- Scientific Name: Gymnocorymbus ternetzi
- Other Names: Petticoat Tetra
- Family: Characidae
- Origin: Rio Paraguay, Rio Guapore, Bolivia
- Adult Size: 2 inches (5.5 cm)
- Social: Peaceful, good community fish
- Lifespan: 5 years
- Tank Level: Mid dweller
- Minimum Tank Size: 10 gallons
- Diet: Omnivore, eats most foods
- Breeding: Egglayer
- Care: Easy
- pH: 5.8 - 8.5
- Hardness: to 30 dGH
- Temperature: 68-79 F (20-26 C)
This species is a color variation of the popular Black Widow/ Black Tetra. A number of long-finned and color varieties have been produced, some of which are artificially colored. Most notable of the color variations are the pastel blue and pink varieties, which are achieved via dyes. Any fish that may have been artificially colored should be avoided. They achieve their mature size of two inches at approximately one year of age.
A schooling fish by nature, they are best kept in groups of three or more. Due to their peaceful nature, they make an excellent community fish. Some owners report that they sometimes nip the fins of slower moving fish, particularly those with long flowing fins such as Bettas or Angelfish.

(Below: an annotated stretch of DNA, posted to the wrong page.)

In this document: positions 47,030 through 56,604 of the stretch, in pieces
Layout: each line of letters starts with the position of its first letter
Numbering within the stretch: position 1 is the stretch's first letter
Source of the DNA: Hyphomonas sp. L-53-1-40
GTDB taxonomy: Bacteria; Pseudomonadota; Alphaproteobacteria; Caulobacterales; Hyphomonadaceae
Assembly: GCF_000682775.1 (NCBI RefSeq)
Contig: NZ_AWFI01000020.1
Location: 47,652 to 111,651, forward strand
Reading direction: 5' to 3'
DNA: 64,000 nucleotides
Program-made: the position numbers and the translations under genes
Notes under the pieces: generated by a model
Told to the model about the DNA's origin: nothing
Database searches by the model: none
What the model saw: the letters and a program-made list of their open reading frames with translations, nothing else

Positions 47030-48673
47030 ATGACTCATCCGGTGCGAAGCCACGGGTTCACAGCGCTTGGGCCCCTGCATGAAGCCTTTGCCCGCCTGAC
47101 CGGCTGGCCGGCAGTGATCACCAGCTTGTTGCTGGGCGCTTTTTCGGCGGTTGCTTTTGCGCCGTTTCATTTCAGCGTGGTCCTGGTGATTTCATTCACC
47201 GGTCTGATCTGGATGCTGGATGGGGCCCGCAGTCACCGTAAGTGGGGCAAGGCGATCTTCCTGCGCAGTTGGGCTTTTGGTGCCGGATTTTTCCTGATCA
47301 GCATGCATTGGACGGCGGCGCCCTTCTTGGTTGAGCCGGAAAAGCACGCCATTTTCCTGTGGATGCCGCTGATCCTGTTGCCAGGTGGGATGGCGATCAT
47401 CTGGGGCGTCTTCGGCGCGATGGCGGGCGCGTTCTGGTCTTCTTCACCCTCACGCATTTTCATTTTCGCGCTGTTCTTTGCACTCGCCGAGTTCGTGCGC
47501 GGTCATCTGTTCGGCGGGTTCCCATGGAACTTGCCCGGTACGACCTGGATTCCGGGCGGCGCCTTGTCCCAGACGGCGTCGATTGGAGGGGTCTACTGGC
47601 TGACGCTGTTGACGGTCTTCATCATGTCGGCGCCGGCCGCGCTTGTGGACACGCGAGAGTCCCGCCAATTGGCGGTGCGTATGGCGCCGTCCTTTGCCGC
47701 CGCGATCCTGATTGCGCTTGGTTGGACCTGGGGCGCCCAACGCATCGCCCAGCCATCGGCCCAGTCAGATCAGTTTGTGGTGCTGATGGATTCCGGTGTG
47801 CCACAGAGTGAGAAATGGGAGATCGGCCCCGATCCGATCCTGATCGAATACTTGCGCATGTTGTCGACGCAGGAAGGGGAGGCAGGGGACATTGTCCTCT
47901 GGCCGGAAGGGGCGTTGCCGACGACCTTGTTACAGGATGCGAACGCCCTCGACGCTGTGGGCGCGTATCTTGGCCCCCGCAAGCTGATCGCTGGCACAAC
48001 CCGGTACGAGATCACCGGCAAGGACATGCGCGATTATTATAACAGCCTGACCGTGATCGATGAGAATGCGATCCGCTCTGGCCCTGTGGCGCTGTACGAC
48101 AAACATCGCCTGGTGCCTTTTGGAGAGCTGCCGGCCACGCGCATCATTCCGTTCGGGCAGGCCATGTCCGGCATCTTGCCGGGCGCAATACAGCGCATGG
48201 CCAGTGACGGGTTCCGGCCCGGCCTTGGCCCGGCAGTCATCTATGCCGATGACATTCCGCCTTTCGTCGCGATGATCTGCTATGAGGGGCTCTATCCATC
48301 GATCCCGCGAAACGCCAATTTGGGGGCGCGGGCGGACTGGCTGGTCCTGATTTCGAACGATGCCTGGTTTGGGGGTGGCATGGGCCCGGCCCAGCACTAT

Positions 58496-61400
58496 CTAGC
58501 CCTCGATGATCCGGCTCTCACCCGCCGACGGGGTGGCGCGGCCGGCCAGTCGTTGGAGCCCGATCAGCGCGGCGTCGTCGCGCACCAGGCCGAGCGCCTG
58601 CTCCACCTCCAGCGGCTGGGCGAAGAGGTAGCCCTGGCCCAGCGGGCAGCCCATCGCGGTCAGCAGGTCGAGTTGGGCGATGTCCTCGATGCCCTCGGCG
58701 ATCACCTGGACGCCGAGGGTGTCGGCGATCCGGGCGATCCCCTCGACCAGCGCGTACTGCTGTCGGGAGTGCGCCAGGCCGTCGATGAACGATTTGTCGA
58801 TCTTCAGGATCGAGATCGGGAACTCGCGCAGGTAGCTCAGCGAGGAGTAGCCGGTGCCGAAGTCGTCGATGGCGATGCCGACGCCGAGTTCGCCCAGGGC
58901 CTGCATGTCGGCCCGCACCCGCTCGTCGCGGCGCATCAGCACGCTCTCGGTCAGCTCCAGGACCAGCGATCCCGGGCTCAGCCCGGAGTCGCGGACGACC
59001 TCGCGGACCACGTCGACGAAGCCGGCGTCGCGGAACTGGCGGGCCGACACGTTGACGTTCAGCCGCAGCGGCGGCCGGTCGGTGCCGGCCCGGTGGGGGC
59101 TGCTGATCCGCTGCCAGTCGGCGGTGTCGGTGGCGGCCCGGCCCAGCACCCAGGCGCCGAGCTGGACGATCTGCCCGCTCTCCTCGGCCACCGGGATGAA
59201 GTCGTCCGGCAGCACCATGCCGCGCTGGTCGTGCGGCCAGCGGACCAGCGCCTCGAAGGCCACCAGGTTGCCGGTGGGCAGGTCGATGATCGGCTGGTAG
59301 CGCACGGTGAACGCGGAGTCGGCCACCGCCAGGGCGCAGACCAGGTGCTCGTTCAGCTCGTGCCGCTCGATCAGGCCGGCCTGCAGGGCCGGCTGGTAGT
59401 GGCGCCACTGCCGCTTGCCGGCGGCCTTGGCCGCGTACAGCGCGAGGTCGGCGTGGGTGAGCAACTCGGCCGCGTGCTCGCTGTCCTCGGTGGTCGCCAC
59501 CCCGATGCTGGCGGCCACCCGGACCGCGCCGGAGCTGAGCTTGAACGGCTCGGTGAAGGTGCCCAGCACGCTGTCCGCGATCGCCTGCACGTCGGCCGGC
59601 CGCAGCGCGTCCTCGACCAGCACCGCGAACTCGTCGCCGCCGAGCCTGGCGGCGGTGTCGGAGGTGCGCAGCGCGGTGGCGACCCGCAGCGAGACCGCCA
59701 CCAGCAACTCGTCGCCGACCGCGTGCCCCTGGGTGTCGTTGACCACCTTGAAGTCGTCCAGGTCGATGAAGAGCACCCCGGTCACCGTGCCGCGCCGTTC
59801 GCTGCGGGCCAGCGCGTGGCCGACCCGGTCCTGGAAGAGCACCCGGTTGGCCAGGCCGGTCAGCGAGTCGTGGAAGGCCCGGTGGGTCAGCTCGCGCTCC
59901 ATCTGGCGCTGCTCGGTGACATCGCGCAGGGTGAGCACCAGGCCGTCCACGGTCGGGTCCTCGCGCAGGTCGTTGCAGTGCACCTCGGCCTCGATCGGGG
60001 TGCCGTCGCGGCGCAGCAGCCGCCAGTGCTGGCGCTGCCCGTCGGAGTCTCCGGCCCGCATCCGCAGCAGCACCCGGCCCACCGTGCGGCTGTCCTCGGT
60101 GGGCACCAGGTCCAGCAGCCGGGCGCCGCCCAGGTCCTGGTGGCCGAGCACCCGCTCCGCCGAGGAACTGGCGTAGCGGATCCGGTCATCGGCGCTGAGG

White skirts are undemanding species that will adapt to a range of conditions. Subdued lighting as well as neutral colored gravel substrate is preferred. They are accustomed to large plants in their natural habitat, and enjoy a planted aquarium. Water parameters may range from acidic to alkaline, and hard to soft. Ideally they should initially be matched to the water conditions from the supplier.
Virtually any kind of live, fresh, frozen, freeze dried, or flake foods are suitable. For optimal health, provide a variety of foods that include high quality flake foods, brine shrimp, any type of worms, as well as vegetable supplements such as spirolina.
Female white skirts are generally larger than the males and have a rounder body. Males have a broader anal fin, and a narrower more pointed dorsal fin.
Larger males will generally claim a territory that they will guard during spawning periods. Although they are egg scatters they prefer to spawn among fine-leaved plants, which should be provided in the breeding tank. Once spawning has occurred the parents should be removed, as they will consume the eggs. Eggs will hatch after approximately one day. The fry may be fed freshly hatched brine shrimp, egg yolk, or finely ground flake foods.